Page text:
Functional Dissection of the Chickpea (Cicer arietinum L.) Stay-Green Phenotype Associated with Molecular Variation at an Ortholog of Mendel’s I Gene for Cotyledon Color: Implications for Crop Production and Carotenoid Biofortiﬁcation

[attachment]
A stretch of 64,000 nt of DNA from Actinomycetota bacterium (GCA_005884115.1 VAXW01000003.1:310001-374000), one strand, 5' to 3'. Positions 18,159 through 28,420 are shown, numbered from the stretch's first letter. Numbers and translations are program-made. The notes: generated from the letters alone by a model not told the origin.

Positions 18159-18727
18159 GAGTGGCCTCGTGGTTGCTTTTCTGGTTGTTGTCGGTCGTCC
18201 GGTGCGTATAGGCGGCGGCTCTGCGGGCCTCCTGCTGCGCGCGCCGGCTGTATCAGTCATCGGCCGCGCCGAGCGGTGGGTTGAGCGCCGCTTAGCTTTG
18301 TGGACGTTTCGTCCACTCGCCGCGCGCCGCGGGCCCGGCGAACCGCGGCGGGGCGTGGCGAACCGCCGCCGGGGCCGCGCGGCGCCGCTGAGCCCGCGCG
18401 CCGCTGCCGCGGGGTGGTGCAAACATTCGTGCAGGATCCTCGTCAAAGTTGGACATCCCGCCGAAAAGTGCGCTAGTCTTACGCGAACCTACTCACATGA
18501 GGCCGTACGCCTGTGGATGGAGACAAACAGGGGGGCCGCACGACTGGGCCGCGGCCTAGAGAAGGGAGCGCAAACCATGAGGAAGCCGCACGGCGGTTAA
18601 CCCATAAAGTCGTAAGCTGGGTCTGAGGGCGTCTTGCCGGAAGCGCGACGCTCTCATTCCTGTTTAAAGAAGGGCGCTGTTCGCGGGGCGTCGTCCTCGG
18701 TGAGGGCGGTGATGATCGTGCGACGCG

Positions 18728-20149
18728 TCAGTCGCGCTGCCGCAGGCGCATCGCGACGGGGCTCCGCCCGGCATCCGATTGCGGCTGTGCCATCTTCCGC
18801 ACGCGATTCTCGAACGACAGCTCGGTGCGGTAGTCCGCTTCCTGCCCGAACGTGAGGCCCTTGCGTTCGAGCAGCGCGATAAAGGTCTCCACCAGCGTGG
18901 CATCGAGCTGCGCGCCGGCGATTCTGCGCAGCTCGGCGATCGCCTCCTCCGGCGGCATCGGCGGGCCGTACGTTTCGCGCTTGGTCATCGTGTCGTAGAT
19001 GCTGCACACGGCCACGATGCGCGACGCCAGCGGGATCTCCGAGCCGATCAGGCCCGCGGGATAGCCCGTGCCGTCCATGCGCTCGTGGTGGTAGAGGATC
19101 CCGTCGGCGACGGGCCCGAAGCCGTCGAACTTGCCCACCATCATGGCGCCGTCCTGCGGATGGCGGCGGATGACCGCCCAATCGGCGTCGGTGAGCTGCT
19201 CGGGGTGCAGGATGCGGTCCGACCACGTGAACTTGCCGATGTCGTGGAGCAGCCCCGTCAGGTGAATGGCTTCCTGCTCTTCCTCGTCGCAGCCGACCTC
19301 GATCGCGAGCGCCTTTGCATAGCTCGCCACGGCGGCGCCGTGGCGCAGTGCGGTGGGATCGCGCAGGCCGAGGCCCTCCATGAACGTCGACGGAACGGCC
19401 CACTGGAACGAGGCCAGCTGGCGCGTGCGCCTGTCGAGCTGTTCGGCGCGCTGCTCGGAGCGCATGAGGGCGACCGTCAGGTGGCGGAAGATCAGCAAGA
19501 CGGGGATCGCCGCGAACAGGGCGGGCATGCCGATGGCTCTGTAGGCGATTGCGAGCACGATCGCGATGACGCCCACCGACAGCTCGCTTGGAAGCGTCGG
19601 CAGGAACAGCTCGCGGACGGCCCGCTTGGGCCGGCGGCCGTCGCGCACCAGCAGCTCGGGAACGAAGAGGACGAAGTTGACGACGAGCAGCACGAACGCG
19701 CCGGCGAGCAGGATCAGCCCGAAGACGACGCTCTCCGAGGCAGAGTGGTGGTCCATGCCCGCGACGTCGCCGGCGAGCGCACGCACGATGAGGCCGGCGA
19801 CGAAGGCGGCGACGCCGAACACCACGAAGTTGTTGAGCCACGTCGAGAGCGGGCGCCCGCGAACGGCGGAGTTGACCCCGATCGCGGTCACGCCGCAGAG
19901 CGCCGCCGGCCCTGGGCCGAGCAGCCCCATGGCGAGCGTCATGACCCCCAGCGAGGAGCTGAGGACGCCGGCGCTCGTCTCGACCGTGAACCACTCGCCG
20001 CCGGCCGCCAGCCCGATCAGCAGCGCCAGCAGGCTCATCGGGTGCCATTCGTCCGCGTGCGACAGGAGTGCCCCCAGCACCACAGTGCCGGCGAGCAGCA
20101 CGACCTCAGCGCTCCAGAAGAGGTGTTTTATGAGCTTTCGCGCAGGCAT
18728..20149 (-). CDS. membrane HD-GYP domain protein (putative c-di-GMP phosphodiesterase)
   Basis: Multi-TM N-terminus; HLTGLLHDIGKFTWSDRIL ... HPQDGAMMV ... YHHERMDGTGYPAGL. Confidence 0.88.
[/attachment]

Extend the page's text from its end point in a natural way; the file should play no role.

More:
“Stay-green” crop phenotypes have been shown to impact drought tolerance and nutritional content of several crops. We aimed to genetically describe and functionally dissect the particular stay-green phenomenon found in chickpeas with a green cotyledon color of mature dry seed and investigate its potential use for improvement of chickpea environmental adaptations and nutritional value. We examined 40 stay-green accessions and a set of 29 BC2F4-5 stay-green introgression lines using a stay-green donor parent ICC 16340 and two Indian elite cultivars (KAK2, JGK1) as recurrent parents. Genetic studies of segregating populations indicated that the green cotyledon trait is controlled by a single recessive gene that is invariantly associated with the delayed degreening (extended chlorophyll retention). We found that the chickpea ortholog of Mendel’s I locus of garden pea, encoding a SGR protein as very likely to underlie the persistently green cotyledon color phenotype of chickpea. Further sequence characterization of this chickpea ortholog CaStGR1 (CaStGR1, for carietinum stay-green gene 1) revealed the presence of five different molecular variants (alleles), each of which is likely a loss-of-function of the chickpea protein (CaStGR1) involved in chlorophyll catabolism. We tested the wild type and green cotyledon lines for components of adaptations to dry environments and traits linked to agronomic performance in different experimental systems and different levels of water availability. We found that the plant processes linked to disrupted CaStGR1 gene did not functionality affect transpiration efficiency or water usage. Photosynthetic pigments in grains, including provitaminogenic carotenoids important for human nutrition, were 2–3-fold higher in the stay-green type. Agronomic performance did not appear to be correlated with the presence/absence of the stay-green allele. We conclude that allelic variation in chickpea CaStGR1 does not compromise traits linked to environmental adaptation and agronomic performance, and is a promising genetic technology for biofortification of provitaminogenic carotenoids in chickpea.